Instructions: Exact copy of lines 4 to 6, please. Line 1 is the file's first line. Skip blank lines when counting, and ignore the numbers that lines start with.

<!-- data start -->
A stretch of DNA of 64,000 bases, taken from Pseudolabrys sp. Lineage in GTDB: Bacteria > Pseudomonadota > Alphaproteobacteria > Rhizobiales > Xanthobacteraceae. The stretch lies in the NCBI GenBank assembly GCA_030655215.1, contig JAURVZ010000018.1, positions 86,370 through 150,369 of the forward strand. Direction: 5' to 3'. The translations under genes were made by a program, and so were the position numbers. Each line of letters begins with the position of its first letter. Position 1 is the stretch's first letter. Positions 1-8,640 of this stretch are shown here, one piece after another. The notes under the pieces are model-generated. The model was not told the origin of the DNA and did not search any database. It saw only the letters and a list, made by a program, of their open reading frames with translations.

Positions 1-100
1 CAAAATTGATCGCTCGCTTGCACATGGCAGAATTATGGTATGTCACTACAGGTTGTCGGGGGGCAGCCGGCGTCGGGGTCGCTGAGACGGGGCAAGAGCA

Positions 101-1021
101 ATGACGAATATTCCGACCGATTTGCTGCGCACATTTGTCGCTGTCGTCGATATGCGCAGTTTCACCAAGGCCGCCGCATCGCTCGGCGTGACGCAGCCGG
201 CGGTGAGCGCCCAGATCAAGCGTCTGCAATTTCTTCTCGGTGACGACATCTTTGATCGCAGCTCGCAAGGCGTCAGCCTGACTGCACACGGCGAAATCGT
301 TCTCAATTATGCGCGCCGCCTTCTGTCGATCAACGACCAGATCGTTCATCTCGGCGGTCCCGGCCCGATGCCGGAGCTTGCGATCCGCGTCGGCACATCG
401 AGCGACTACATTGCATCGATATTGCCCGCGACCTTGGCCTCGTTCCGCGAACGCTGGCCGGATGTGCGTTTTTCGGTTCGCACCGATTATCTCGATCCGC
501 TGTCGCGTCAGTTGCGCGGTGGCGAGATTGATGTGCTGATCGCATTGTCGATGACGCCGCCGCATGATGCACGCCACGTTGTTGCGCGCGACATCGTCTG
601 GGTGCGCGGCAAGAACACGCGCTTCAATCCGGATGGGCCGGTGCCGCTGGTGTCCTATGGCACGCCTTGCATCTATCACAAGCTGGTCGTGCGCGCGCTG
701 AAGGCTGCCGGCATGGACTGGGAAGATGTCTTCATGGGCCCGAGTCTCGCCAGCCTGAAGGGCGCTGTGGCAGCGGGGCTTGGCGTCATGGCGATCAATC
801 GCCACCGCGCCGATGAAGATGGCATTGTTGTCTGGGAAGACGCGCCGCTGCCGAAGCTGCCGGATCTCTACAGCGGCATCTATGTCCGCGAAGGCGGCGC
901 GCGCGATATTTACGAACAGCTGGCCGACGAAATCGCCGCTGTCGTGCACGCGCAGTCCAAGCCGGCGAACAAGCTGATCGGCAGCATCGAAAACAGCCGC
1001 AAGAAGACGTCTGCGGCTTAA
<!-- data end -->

Positions 101-1021
101 ATGACGAATATTCCGACCGATTTGCTGCGCACATTTGTCGCTGTCGTCGATATGCGCAGTTTCACCAAGGCCGCCGCATCGCTCGGCGTGACGCAGCCGG
201 CGGTGAGCGCCCAGATCAAGCGTCTGCAATTTCTTCTCGGTGACGACATCTTTGATCGCAGCTCGCAAGGCGTCAGCCTGACTGCACACGGCGAAATCGT